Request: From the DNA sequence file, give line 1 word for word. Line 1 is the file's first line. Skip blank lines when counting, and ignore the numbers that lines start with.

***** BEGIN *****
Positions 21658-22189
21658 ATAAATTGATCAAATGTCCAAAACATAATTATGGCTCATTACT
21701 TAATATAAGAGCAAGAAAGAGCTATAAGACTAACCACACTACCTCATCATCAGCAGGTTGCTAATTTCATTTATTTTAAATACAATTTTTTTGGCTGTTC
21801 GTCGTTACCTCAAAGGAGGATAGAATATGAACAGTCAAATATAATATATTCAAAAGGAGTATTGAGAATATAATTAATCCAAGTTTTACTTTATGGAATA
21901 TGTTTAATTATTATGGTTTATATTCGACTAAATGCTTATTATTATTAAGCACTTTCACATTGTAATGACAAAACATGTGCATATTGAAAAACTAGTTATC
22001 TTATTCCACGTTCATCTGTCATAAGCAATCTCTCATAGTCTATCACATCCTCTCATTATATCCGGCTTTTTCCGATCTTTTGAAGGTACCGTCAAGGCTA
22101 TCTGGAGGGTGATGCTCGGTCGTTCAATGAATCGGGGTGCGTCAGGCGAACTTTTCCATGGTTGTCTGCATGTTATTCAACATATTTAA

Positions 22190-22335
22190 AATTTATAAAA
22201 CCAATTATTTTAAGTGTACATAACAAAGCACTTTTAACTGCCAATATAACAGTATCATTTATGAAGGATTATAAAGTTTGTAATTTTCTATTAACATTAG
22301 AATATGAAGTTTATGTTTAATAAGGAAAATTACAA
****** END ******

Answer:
Positions 21658-22189